Noise ordinance: Should the town speak softly and carry a big stick?
Did the sparse crowd at the public information meeting on a noise ordinance Monday speak volumes or did it show the reluctance of neighbors to inflame disputes over disquieting episodes?
According to Gary Gerard of Musket Ridge Road, the lack of attendance illustrated how "people are afraid to come out of the closet on this issue."
Mr. Gerard said his neighborhood is plagued by "barking dogs, ATVs, and leaf blowers." His property is adjacent to the Silvermine Golf Course in southwestern Wilton, and he said workers there run leaf blowers and noisy lawn equipment in the early mornings and on weekends.
"Something needs to be done," he said.
One more resident spoke in favor of a noise ordinance, Karen Tell of Whipstick Road, who described concerns with "barking dogs and a rooster." Ms. Tell said "there is little impetus to respond to just a phone call or a friendly suggestion ... There ought to be a law, a stated municipal policy" so residents complaining of noise problems do not "sound like whiny neighbors."
"The policies ought to be clear, not on an ad hoc basis," she said.
Police Chief Michael Lombardo presented a report at the meeting showing complaints over a three-year period, and describing Wiltonians as mostly cooperative. "Almost every time we've had a noise complaint, there's been compliance," said Chief Lombardo.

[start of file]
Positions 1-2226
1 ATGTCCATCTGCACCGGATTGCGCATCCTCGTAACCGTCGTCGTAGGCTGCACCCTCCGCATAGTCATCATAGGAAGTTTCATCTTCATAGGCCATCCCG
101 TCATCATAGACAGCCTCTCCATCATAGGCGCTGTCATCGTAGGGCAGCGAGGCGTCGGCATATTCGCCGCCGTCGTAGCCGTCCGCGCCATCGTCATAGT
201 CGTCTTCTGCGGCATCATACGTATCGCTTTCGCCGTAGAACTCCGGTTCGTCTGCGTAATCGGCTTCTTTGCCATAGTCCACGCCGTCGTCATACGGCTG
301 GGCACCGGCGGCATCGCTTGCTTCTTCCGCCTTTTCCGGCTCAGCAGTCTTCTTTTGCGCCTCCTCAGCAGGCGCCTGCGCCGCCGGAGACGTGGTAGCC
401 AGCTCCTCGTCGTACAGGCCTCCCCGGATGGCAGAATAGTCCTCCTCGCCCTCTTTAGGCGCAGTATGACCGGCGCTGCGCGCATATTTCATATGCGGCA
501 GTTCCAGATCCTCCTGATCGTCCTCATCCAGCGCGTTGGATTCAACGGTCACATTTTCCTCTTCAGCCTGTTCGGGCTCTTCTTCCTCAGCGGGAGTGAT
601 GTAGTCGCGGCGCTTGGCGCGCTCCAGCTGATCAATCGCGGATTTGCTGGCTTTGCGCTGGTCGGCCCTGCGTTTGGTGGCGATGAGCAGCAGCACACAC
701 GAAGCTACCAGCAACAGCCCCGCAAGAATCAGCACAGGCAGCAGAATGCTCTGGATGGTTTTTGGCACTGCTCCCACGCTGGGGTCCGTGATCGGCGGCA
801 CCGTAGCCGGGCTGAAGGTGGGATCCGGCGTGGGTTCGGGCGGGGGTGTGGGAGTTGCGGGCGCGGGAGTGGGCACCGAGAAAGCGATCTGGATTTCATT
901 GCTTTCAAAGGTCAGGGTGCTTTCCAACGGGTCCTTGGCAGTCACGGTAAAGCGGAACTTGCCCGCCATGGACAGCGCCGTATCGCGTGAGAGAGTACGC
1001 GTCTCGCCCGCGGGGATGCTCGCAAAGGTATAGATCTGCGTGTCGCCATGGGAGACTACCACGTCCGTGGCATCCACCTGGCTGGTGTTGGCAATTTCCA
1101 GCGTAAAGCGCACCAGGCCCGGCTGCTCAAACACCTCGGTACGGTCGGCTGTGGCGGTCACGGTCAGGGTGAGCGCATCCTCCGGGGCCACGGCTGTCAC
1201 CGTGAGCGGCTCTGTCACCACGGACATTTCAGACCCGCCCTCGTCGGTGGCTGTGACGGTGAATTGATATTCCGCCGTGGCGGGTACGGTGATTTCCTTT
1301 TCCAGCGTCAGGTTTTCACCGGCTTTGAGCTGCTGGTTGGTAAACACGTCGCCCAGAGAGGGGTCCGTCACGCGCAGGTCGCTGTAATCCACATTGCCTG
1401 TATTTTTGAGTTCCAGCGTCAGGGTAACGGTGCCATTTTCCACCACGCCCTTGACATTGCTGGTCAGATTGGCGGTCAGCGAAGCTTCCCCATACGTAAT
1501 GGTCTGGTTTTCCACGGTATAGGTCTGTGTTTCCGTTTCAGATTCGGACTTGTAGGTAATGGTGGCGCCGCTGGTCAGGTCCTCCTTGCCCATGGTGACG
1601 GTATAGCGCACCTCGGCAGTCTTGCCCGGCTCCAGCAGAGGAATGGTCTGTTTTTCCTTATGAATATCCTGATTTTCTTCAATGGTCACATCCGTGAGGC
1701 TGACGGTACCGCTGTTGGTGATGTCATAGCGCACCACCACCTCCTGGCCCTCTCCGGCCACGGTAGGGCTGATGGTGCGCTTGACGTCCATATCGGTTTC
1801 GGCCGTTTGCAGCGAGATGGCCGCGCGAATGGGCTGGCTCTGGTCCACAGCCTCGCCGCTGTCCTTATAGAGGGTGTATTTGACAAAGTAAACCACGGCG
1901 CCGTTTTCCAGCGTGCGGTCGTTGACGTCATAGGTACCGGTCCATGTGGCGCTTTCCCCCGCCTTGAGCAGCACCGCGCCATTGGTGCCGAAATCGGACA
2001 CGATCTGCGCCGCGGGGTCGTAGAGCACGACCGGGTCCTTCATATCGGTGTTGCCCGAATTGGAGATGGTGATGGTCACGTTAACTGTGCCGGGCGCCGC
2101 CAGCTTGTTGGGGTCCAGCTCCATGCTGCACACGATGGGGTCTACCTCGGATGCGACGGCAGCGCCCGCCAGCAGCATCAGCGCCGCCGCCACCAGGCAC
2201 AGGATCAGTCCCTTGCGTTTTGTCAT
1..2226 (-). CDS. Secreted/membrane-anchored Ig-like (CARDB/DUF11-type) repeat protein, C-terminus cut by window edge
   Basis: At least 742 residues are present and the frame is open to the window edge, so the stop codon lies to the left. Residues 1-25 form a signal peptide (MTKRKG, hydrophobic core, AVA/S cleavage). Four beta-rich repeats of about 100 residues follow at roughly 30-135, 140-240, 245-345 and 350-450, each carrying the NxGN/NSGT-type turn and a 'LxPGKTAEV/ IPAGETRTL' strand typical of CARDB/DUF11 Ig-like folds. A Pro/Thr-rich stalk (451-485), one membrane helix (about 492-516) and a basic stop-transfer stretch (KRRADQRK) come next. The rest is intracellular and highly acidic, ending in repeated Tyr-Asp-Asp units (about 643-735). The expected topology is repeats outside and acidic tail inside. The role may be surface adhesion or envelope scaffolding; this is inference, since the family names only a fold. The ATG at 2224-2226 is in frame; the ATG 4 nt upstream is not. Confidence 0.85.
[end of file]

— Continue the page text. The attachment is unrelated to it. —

In 2010, the Wilton police received 27 noise complaints, 41 in 2011, and 22 so far this year, according to the chief.
Selectman Jim Saxe, who is the panel's liaison on the issue, also made a presentation, defining a noise ordinance as a law that basically "defines which sounds are and are not acceptable at any given times so that residents can live comfortably within a community in terms of the sounds that they hear."
Mr. Saxe said area towns are split fairly evenly when it comes to having noise ordinances. "New Canaan, Norwalk, Redding, Greenwich and Ridgefield have noise ordinances," while other nearby towns do not, he said. "Towns that are more densely populated seem to have more of a need."
First Selectman Bill Brennan said the selectmen will continue to address the issue, and raised the ideas of perhaps contacting officials at the Silvermine golf course or inserting new language in zoning regulations.
"It's a tough decision and we have to find a solution that is right for the entire community," he said.